This is a great salad for a hot day.  Let the strawberries sit long enough to absorb the balsamic vinegar flavor while you take time to catch up with friends and enjoy the summer day.
 
Ingredients
 
For the strawberries:
1 pint of ripe strawberries, if they are large, cut them in half
1/2-3/4 cup balsamic vinegar 
 
For the salad:
Baby spinach
Baby arugula
Goat cheese crumbles
1 small red onion, sliced
 
For the dressing:
3 tbsp balsamic vinegar
1 tsp dijon mustard
1/4-1/2 cup olive oil
salt and pepper to taste
 
Directions
Prepare the strawberries by placing them into a bowl and add the vinegar.  Let them sit for a while to absorb the flavor of the vinegar- an hour or better.  This can be done at room temperature.
In a separate bowl. make the dressing by combining the vinegar, dijon mustard, salt and pepper.  Slowly stream in the olive oil, tasting for flavor balance.  If necessary, add additional mustard to taste.
When ready to serve, combine equal parts of baby spinach and arugula.  Add in the sliced red onion, and lightly toss the salad with a small amount of dressing, adding more as necessary slowly dressing the salad as to not drench it all at once.  Add the goat cheese crumbles.  Lastly, plate the salad onto a chilled serving plate.  Using a slotted spoon, remove the strawberries from the vinegar and place them on top of the greens.  Finally, top with fresh ground pepper and serve.  


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Katherine's Diet Tip #7: Visit Old McDonald!

May 22, 2016

Old McDonald Had a Farm ... I'll never forget those tomatoes. They were soft, plump, sweet and deep red, still warm from the sun - the kind you only get fresh from the vine. And for us city folks, the kind we usually can only get at our local Farmers Markets.  

I've encouraged my clients - individual and corporate - for many years to shop at Farmers Markets. It's been quite a successful strategy they have used to lose weight. The fruits and vegetables are so fresh and delicious, they can't help but eat them and find creative recipes for them. And science shows that's an easy way to lose weight. Not only that, reduce cancer and heart disease risk! How about YOU following me in The Georgetown Dish most Mondays with proven strategies to lose weight, improve your eating and health habits, or just increase your knowledge about nutrition? We can improve our habits together (yes, I'm still a work in progress!), share new recipes (I would love to publish some of yours!), and even share our ups and downs on our road to great health (and hot bodies?)!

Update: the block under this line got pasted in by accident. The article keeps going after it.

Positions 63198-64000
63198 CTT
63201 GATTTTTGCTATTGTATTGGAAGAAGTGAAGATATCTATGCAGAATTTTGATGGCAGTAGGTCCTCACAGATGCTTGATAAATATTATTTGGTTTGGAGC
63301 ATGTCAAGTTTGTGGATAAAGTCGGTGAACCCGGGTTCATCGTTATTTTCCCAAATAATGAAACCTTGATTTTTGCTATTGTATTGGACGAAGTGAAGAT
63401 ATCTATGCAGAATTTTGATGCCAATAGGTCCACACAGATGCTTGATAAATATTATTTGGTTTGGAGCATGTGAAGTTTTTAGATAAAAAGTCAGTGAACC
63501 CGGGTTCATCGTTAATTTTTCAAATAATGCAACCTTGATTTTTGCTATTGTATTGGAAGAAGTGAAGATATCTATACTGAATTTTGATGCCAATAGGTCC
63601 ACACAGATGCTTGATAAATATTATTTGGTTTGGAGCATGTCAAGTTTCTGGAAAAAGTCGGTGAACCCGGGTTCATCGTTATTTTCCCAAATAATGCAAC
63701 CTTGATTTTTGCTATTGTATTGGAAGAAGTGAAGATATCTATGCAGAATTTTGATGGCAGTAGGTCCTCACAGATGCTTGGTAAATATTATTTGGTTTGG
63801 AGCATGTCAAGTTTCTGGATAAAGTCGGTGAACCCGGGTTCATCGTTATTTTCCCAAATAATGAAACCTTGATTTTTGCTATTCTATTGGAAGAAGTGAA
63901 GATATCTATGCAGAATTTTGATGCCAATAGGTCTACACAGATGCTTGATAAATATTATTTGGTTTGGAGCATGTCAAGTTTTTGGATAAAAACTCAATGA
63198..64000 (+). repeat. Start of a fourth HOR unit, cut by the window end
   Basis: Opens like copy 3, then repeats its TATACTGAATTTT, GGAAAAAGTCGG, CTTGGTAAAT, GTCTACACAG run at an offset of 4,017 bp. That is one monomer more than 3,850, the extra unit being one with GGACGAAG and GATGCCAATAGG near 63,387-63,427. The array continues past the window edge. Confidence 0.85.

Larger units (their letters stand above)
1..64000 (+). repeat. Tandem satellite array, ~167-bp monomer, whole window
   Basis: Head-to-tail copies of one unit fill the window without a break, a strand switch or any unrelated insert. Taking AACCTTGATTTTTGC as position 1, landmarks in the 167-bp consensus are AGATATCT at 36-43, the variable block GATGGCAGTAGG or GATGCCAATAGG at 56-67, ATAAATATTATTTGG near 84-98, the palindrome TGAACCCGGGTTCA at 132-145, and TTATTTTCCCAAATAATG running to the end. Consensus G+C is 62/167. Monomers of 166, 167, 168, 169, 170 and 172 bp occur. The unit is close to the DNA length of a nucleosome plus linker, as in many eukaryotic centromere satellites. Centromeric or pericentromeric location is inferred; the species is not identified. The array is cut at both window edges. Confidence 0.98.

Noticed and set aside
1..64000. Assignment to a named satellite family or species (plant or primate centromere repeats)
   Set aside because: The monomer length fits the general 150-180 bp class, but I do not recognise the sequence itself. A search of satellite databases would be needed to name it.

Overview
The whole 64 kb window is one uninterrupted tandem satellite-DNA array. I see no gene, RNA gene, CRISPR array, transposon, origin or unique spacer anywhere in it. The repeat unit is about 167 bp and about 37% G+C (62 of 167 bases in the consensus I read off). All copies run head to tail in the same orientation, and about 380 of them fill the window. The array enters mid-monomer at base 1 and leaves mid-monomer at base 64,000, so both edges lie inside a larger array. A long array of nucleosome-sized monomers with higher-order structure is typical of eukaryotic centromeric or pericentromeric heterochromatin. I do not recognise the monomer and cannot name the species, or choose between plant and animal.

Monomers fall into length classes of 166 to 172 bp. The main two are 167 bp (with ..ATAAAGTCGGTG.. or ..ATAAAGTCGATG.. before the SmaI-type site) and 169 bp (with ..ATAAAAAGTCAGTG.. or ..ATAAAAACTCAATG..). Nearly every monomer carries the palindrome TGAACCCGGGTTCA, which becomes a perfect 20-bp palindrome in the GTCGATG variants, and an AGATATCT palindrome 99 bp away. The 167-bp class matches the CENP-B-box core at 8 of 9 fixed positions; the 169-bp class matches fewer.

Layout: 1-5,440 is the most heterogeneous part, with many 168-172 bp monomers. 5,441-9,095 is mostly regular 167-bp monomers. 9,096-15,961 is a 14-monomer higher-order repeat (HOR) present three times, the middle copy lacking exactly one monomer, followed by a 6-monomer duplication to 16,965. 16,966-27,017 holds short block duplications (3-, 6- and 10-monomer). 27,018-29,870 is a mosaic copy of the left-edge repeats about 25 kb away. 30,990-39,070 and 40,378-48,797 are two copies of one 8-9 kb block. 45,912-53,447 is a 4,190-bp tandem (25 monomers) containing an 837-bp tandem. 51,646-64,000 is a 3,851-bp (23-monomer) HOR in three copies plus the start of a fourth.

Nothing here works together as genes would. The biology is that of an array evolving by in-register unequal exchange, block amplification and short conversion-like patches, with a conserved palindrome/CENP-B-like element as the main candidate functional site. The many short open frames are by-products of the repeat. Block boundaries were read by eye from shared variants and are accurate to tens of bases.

Create new memories and experiences for yourself and your family by buying your fresh fruits and vegetables at our Farmers Markets and making eating healthfully a joy. One of my favorite childhood memories was the taste of my grandmother's vine-ripened tomatoes. It's funny how childhood experiences stay with us. Today, when I shop at the Wednesday Rose Park Farmers Market or the Sunday Dupont Circle Farmers Market (and soon, the new Georgetown Market at Wisconsin & P), I still revel in those feelings. Physically I'm in downtown Washington, D.C., but mentally and emotionally, I'm picking my grandmother's backyard tomatoes in the bright summer sun. 

Another bonus of shopping at Farmers Markets is you're contributing to saving the environment. Local produce uses less energy, saves water and encourages a regions's unique varieties of fruits and vegetables; heirloom varieties passed down for generations is an example.

Bottom Line: Lose 36 pounds in a year. Fresh produce from a Farmers Market will make you hungry for a salad every day. Adding fruits, vetables, salads, new vegetable dishes - especially soups, to your daily meals and snacks will help you cut back on other more fattening foods - and science has proven for every meal you add a vegetable dish, you naturally eat about 100 calories fewer! You'll end up losing an impressive amount of weight - and that's without dieting!

Excerpted from "Diet Simple: 195 Mental Tricks, Substitutions, Habits & Inspirations" by Katherine Tallmadge (LifeLine Press)